MITIE has won the contract to develop and operate a new energy innovation centre for Cambridge University Hospitals NHS Foundation Trust after it helped secure £36 million funding for the ground-breaking project.
The new energy innovation centre – which will save £20 million in energy costs and 25,000 tonnes of CO2 over the 25 year contract term – will serve Addenbrooke’s and Rosie hospitals and is expected to be one of the largest energy centres in the UK.
The energy centre will house a combined heat and power unit, biomass boiler and efficient dual fuel boilers, as well as heat recovery from medical incineration. Combined heat and power generation produced by energy centres captures excess heat, potentially enabling efficiencies in excess of 80% to be reached compared to less than 60% for standard gas power generation.
As an alternative to sourcing power from the National Grid, the Trust will benefit from the energy centre’s materially lower energy costs and carbon emissions.
In a ground breaking transaction, MITIE also helped secure the necessary funds from Aviva Investors and the UK Green Investment Bank comprising approximately £36 million for the new development.
Ruby McGregor-Smith CBE, Chief Executive of MITIE, said:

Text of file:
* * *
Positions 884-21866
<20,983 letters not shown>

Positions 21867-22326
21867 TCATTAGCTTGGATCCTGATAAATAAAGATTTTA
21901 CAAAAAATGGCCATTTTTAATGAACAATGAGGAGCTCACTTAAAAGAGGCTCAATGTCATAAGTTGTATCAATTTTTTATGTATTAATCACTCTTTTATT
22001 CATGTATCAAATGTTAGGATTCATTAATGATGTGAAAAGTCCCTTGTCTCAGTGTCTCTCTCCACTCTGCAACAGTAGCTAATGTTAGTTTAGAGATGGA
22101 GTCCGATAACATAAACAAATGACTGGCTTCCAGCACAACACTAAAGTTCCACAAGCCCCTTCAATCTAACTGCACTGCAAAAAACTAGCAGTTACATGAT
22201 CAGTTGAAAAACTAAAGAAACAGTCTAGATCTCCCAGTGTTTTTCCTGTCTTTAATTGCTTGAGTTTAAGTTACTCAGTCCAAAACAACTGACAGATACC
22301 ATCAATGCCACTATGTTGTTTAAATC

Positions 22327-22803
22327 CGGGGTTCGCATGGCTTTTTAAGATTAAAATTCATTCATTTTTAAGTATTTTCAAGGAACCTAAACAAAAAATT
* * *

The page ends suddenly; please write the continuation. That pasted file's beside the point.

“We are delighted that the Green Investment Bank and Aviva Investors are providing the funding for this project. This underlines the huge potential opportunity decentralised energy projects offer for long-term investors.”
Ian Berry, Fund Manager, Infrastructure & Renewable Energy at Aviva Investors, said:
“This is a landmark transaction and demonstrates how private sector know-how and pension fund money can be used alongside government funds to finance innovative infrastructure initiatives, and the ongoing development of renewable energy and energy efficiency projects in the UK.”
UK Green Investment Bank Chairman, Lord Smith of Kelvin, said:
“Non-domestic energy efficiency is a priority sector for the Green Investment Bank, and this deal is an early demonstration of our strategy to partner with co-investors and deliver a commercial return to the bank, whilst reducing carbon emissions in the UK.”
The project is subject to final planning approval.